Packaging considerations for Small Form Factor boards
Demanding environments require stalwart packaging even for the most rugged of boards.
Electronic equipment requires effective packaging solutions to prevent critical electronic components from overheating and to ensure consistent performance in demanding industrial environments. Therefore, design engineers must consider many diverse factors when choosing a packaging solution.
As the electronics industry increasingly focuses on flexibility, performance expectations, and design considerations, we are seeing several market trends:
Virtually every industry, not least of all electronics, is seeing components getting smaller. To use a healthcare example, a patient may have had to go to a specific room for a procedure. Now, however, with the shrinking of machinery and components, a mobile or handheld device may be used in the patient’s own room, thereby providing a more efficient outcome.
In the electronics industry, many manufacturers are transitioning from larger 19-inch systems to Small Form Factor (SFF), single-board computing. This shift requires a flexible packaging solution that can accommodate SFF printed electronics, including Single Board Computers (SBCs), Computers-On-Module (COMs), nanoETXexpress, Mini-ITX, and Nano-ITX.
Suppliers are introducing innovative electronic solutions with advanced capabilities at a rapid pace. As lifecycles for electronics continue to shrink, engineers must design efficiently to maximize the return on total-cost-of-design and cost-of-ownership investments. For instance, only a few years ago, an electronic communications system would be deployed in the field for an average of five or more years before it was replaced with an upgraded model. Now, however, with increasing technological advancements, an updated (next-generation) solution with the latest and greatest technology and features is typically released each year, dramatically shortening the lifecycle of a product. Thus, in this case, there are two options: Either deploy “future-proof” systems that may be updated as technology and application trends change, or replace with entirely new equipment.
Lifecycle reduction also forces the customer to consider the Total Cost of Ownership (TCO) of a product, which includes the initial cost to deploy, maintenance during the operational lifespan, and how long the solution will last. A key component to ensuring a cost-effective, future-proof, electronic solution includes the enclosure. For example, consider two enclosures that are priced competitively: Enclosure A is initially a low-cost solution but requires a complex and lengthy assembly time and significant investments in engineering and modification costs throughout the lifecycle. Enclosure B is offered at a slightly higher initial cost, but is based on a configurable platform that may be modified or reconfigured in accordance with changing requirements during the lifecycle at a minimal cost, and is assembled in two quick steps to help reduce assembly time and costs. Even if Enclosure B has a higher initial cost, the design engineer and assembly team save significantly in product lifecycle and labor costs, which may ultimately result in a better ROI.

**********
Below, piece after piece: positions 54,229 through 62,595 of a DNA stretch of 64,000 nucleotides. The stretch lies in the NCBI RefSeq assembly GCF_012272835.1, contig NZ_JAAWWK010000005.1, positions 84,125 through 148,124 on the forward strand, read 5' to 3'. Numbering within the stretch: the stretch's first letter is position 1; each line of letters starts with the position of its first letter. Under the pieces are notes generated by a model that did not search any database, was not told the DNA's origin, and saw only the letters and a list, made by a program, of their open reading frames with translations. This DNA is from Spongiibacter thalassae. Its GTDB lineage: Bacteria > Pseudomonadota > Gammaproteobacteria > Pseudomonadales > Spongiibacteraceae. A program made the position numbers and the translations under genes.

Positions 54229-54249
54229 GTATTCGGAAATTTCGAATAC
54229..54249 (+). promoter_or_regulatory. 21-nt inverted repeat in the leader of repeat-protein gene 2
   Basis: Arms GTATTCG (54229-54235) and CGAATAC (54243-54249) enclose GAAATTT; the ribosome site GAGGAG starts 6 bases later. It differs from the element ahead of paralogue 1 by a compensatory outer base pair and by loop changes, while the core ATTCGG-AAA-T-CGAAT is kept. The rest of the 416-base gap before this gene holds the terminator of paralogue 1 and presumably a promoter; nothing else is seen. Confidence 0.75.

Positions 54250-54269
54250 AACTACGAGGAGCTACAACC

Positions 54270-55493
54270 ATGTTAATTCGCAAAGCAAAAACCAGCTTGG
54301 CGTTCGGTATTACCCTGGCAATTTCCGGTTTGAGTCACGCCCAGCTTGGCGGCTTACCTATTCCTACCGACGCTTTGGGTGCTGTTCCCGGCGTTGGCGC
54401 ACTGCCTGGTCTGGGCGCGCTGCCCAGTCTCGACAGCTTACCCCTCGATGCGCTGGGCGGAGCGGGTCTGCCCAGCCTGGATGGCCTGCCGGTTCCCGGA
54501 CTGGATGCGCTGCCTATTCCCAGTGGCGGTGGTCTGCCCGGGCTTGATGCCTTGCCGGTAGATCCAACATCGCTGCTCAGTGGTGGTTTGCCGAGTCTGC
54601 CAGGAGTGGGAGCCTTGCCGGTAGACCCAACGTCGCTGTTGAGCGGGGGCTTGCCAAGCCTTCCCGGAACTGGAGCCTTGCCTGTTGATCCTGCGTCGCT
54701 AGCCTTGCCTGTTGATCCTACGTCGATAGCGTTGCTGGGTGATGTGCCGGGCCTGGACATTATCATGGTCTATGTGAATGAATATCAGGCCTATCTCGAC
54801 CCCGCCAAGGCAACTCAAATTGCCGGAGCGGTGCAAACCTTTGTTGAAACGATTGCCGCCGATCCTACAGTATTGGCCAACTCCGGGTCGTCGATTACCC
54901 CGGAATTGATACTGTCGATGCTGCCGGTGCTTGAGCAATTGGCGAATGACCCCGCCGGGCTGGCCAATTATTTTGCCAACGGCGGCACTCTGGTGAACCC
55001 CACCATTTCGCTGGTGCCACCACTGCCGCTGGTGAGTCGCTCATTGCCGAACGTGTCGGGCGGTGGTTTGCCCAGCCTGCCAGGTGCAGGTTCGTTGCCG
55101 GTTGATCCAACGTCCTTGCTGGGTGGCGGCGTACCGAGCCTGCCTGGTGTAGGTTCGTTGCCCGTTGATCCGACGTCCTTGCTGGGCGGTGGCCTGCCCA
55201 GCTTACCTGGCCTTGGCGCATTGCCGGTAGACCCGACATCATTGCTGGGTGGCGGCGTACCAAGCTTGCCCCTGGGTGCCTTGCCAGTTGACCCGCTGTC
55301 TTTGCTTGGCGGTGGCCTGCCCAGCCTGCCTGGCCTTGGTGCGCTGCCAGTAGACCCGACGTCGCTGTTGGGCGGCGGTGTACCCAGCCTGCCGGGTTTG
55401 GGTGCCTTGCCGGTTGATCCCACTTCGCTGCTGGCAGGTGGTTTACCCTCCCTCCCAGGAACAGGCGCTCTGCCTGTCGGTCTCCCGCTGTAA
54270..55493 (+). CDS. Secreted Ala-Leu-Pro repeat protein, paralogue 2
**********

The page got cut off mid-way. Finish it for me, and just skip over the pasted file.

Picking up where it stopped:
Industrial OEMs are seeking ways to accomplish greater productivity by minimizing the quantity or excess of resources. By employing a cost-effective solution that offers multiple functionalities, such as electromagnetic shielding, thermal management, interconnectivity, and the like, design engineers can save significantly because they don’t have to purchase multiple pieces of equipment or components.
The electronics industry is also moving toward a trend of not having to worry about the details of the mechanics of a solution; it should work well and accommodate diverse application requirements. Design engineers expect manufacturers to stay on top of trends and technology, and to continually incorporate these advancements in their products. Additionally, OEMs expect a product to fit their application needs. While a product may have similar features and functionality year over year, it should also have some differentiation and flexibility to fit a user’s exact need.
When selecting an enclosure or case for sensitive electronic components, the following factors should be considered:
Easy and fast assembly and disassembly of an enclosure or case is important, as it directly impacts productivity. If an enclosure takes a significant amount of time to put together, this can result in a halt in operations, which in turn affects a company’s bottom line (Figure 1).
The enclosure or case should also provide quick access to the Printed Circuit Board (PCB), allowing for fast equipment service and maintenance, upgrades, solution of technical issues, and/or component replacement. Easy and quick access to the PCB is also critical to the product’s lifecycle. For example, in medical applications, equipment may need to be tested for proper calibration and performance. If the enclosure or case does not provide immediate access, this will slow testing procedures and may result in a delay of operations.